• 19 Ulamog, the Ceaseless Hunger
  • 19 Void Winnower
  • 16 Gideon, Ally of Zendikar
  • 12 Quarantine Field
  • 12 Part the Waterveil
  • 11 Drana, Liberator of Malakir
  • 13 Ob Nixilis Reignited
  • 14 Akoum Firebird
  • 11 Dragonmaster Outcast
  • 16 Greenwarden of Murasa
  • 16 Undergrowth Champion
  • 19 Sire of Stagnation
  • 10 Kiora, Master of the Depths
  • 16 Omnath, Locus of Rage

The Expeditions yield also pleased us, offering up:

  • Prairie Stream
  • Smoldering Marsh
  • Cinder Glade
  • Hallowed Fountain
  • Stomping Ground
  • Temple Garden
  • Godless Shrine
  • Steam Vents
  • Overgrown Tomb
  • Bloodstained Mire
  • Wooded Foothills
  • Marsh Flats x 2
  • Verdant Catacombs x 2
  • Misty Rainforest

Apologies for any errors in that listing; we had taken in some singles during the prerelease and these counts were from the combined haul.  Given the law of averages and large numbers, it should remain an accurate reflection of the actual multi-case break.

We sell boosters at MSRP and boxes at 20% off MSRP, making off-the-shelf booster box sales about $114.88, or ~$123.90 after tax.  How did sales reflect the vastly increased levels of competition and market saturation?  Turns out Battle for Zendikar still outsold every other release we've ever had.  We divided our allocations roughly fifty-fifty between pre-orders and release day shelf stock, to ensure we'd have enough for each.  Pre-orders sold out in two days.  Release day came and the other half of our product hit the racks.  Thirty minutes into Friday morning, fat packs were sold out.  By midday Sunday, there wasn't a Zendikar booster pack left in the building.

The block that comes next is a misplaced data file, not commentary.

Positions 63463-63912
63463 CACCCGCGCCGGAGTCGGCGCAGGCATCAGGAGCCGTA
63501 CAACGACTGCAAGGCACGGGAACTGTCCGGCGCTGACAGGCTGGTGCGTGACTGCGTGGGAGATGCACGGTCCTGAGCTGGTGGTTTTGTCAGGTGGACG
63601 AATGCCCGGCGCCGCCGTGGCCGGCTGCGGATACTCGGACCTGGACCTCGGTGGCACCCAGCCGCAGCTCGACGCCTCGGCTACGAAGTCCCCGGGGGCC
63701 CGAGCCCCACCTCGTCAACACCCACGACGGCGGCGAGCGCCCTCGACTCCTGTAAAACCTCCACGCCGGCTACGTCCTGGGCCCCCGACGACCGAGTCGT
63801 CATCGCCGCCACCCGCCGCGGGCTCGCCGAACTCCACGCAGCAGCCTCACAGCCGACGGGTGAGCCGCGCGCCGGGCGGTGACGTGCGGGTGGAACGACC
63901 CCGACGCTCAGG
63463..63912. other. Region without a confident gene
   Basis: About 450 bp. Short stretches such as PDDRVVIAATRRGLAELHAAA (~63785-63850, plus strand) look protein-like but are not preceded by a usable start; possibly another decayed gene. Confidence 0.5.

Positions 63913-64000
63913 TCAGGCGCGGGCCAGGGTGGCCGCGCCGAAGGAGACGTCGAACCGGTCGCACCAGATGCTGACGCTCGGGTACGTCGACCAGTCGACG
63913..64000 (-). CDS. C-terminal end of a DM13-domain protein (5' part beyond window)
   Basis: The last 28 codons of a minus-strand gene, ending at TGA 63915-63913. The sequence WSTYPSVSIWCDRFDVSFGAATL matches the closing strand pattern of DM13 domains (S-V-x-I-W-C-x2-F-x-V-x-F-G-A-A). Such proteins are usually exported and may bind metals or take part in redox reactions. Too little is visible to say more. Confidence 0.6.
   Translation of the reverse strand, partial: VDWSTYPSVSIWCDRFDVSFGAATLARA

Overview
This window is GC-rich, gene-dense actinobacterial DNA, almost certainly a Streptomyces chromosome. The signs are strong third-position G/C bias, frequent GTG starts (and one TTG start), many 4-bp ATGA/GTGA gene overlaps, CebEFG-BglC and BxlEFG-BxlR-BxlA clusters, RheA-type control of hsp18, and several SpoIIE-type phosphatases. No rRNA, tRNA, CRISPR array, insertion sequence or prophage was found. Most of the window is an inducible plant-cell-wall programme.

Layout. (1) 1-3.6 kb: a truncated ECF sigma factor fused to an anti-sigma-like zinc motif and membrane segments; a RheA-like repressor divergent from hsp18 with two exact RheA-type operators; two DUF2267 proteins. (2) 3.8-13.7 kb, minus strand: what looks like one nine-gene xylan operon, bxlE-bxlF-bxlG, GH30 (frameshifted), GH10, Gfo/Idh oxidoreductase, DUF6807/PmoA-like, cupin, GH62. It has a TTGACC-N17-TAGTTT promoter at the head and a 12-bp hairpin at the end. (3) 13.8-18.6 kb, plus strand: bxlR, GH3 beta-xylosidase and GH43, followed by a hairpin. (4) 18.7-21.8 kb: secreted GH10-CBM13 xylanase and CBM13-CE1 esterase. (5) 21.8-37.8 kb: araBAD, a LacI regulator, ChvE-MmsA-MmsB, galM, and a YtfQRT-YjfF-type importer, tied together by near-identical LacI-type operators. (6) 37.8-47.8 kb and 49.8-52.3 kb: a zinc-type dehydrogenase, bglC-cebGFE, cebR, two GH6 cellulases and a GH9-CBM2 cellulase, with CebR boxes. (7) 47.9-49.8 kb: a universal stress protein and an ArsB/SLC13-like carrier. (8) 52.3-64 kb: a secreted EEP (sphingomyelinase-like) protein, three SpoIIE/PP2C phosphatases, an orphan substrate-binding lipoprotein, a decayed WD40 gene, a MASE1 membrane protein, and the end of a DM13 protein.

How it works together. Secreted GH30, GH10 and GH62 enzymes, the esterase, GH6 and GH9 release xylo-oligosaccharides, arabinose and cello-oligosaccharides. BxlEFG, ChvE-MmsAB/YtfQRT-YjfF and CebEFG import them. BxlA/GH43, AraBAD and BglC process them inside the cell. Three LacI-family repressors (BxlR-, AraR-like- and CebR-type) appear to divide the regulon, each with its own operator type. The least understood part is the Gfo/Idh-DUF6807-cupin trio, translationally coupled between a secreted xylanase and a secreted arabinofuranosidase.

So that's it!  I am beyond happy with Battle for Zendikar.  It has outperformed every expectation and done so despite what I and others thought would be crucial flaws, such as not having fetchlands in the main set.  It turns out the rest of the equation was so strong it just didn't matter, and now WOTC has banked that mechanical equity for future releases.   I pre-ordered heavily into fat packs and guessed correctly.  For Oath of the Gatewatch, everyone will guess correctly, thanks to the benefit of 20/20 hindsight, and it won't matter; they will still sell through.  Will a Jace: the Mind Sculptor analogue appear and make Oath a reprise of Worldwake?  If so, batten down the hatches.  These seas are going to get pretty active.


Magic: the Gathering has used a fall expansion once again as an opportunity to revisit a popular setting and tread familiar territory.  In response to popular request, I'll do the same right here next week: A special double-length article revisiting one of my most popular recent articles from a different perspective and in greater detail.  See you then!